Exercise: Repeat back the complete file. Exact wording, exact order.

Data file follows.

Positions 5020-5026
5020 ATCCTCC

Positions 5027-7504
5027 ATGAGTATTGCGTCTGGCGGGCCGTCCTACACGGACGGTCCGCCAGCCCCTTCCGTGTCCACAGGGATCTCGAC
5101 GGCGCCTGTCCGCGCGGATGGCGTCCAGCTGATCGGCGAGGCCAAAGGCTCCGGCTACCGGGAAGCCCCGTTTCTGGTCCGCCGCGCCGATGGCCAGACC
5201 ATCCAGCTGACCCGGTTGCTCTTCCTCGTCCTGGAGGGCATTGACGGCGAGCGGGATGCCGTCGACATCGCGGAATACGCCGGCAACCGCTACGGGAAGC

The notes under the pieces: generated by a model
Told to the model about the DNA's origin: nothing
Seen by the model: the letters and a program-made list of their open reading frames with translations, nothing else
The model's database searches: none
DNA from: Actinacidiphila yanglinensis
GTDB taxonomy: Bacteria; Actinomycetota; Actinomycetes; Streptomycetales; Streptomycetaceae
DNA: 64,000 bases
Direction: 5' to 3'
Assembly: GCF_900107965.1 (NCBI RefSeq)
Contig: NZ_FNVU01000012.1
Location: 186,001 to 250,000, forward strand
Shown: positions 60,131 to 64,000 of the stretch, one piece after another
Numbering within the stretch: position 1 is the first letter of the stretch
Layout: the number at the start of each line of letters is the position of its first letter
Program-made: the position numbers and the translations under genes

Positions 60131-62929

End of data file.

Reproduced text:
Positions 5020-5026
5020 ATCCTCC

Positions 5027-7504
5027 ATGAGTATTGCGTCTGGCGGGCCGTCCTACACGGACGGTCCGCCAGCCCCTTCCGTGTCCACAGGGATCTCGAC
5101 GGCGCCTGTCCGCGCGGATGGCGTCCAGCTGATCGGCGAGGCCAAAGGCTCCGGCTACCGGGAAGCCCCGTTTCTGGTCCGCCGCGCCGATGGCCAGACC
5201 ATCCAGCTGACCCGGTTGCTCTTCCTCGTCCTGGAGGGCATTGACGGCGAGCGGGATGCCGTCGACATCGCGGAATACGCCGGCAACCGCTACGGGAAGC

The notes under the pieces: generated by a model
Told to the model about the DNA's origin: nothing
Seen by the model: the letters and a program-made list of their open reading frames with translations, nothing else
The model's database searches: none
DNA from: Actinacidiphila yanglinensis
GTDB taxonomy: Bacteria; Actinomycetota; Actinomycetes; Streptomycetales; Streptomycetaceae
DNA: 64,000 bases
Direction: 5' to 3'
Assembly: GCF_900107965.1 (NCBI RefSeq)
Contig: NZ_FNVU01000012.1
Location: 186,001 to 250,000, forward strand
Shown: positions 60,131 to 64,000 of the stretch, one piece after another
Numbering within the stretch: position 1 is the first letter of the stretch
Layout: the number at the start of each line of letters is the position of its first letter
Program-made: the position numbers and the translations under genes

Positions 60131-62929